On the road, matters are a little more complicated. Having fanged it up and down one of Tassie’s better mountain roads, editor Campbell declares the French flyer “awesome”, yet despite plenty of trying, I fail to experience a similar moment of magic.
Robbed of the wide expanses of the racetrack, driving the Clio hard enough for it to come alive on the road takes real commitment. Driving the old RS hard could be a bit like juggling on ice – hands and feet a blur of movement as gears were grabbed and steering corrections applied – but the new car can feel a bit flat unless you’re right up it. Unfair to compare new with old? Perhaps, but a stint in the Fiesta highlights what the Clio is missing.
The Ford is so playful you’d swear it’s being fuelled with Ritalin. It’s so responsive to changing its attitude via the steering, brakes or throttle, yet constantly sends reassuring messages through your hands and backside. Such is its ability, after a while you won’t care about the restless low-speed ride. Maybe.
On track the red rocket morphs from playful to hilarious – Ford appears to have inadvertently built a front-wheel drive drift car. But no matter how ambitious the entry speed or how dramatic the oversteer angle, there’s always hope the three-wheeling Fiesta can be brought smoothly back into line.
The ultra-smooth hotmix of Symmons Plains does expose a chink or two in the Ford’s armour, though. Its brakes feel spongy after the Clio’s and there’s some steering rack rattle when the chassis is heavily loaded up. Still, a 1:08.8sec lap is the best of the bunch, though that 0.7sec advantage is likely to be a product of its sticky Bridgestone RE050A tyres and punchy EcoBoost engine.
The Fiesta’s trump card is its 20-second overboost function, which lifts outputs from 134kW/240Nm to a much healthier 147kW/290Nm. It may be slowest to 100km/h and last across the quarter mile, but being the only manual here it’s the trickiest to launch with the slowest shifts. It’s fastest to 160km/h and only increases its lead from then on. Sounds good, too, its old-school growl enhanced by plenty of new-school turbo chatter.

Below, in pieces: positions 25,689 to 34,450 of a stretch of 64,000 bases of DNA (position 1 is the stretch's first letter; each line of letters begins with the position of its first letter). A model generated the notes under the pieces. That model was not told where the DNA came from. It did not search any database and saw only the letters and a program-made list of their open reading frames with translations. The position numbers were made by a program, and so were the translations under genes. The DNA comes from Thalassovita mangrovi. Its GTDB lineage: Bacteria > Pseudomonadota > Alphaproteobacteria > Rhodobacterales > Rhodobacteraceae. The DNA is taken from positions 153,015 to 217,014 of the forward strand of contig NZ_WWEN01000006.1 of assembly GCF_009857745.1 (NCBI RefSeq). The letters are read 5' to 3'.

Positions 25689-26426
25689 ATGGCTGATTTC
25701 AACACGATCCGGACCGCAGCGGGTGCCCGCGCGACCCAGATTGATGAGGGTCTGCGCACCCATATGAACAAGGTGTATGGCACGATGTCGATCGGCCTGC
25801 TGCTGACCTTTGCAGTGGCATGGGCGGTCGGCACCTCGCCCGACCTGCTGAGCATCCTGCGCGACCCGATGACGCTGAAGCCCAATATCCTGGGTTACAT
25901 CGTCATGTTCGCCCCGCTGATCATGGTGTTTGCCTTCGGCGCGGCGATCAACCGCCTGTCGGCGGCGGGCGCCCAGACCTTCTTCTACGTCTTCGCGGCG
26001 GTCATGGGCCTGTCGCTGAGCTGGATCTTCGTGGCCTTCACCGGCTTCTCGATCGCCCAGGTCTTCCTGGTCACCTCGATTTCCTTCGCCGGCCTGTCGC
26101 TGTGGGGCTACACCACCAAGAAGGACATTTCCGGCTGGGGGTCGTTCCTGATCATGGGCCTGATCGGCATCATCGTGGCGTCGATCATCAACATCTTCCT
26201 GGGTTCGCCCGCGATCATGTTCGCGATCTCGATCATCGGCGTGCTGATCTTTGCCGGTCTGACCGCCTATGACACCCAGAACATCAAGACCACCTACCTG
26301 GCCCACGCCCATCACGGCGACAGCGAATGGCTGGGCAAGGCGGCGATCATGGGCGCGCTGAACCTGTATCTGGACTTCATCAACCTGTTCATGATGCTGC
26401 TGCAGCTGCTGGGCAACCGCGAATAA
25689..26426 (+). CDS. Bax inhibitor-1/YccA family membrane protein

When it comes to punching above your division, though, the Polo GTI is king. A clean launch nets 0-100km/h in just 6.67sec, more than two-tenths faster than its claim, and a 14.8sec quarter mile, fastest of the trio.
Not bad for just 1390cc! It seems that cost and complexity has consigned VW’s ‘TwinCharge’ technology to the history books, which is a shame as it works a treat here. There’s power everywhere, the transition between turbo and supercharger is seamless and it sounds buzzy and angry.
Unlike the Renault, which doesn’t sound like much of anything. There are some nice pops on the overrun, but switching to Sport or Race simply makes the exhaust noise – and it is just a noise – louder, without adding anything to the experience. Launch control allows the Clio to nail its 6.7sec 0-100km/h and 14.9sec quarter mile claims with minimal effort, the driver having to do nothing but press the right pedal and hang on.
So this trio might be neck-and-neck on the drag strip, but they differ wildly when it comes to the catwalk. The Renault is the freshest of the three, though areas of its modern design, like its prominent ‘beak’ and banana-shaped sills, are likely to be an acquired taste. The Polo’s unadorned bodyshell looks pretty sharp in virginal white with those telephone dial alloys, though unkind souls might call it bland.
In contrast, the Fiesta looks almost like a shopping trolley with some sporty bits tacked on. It reminds me of those Reeboks from the early ’90s that you could pump up until they exploded in a cloud of talcum. Not very stylish and likely to date quite quickly.
Unlike its interior, which has dated already. The driving environment is superb, but its tiny display screen and scattered dash layout betray its 2009 origins. And those super snug Recaros, really great when you’re having a fang, can be a pain over long distances.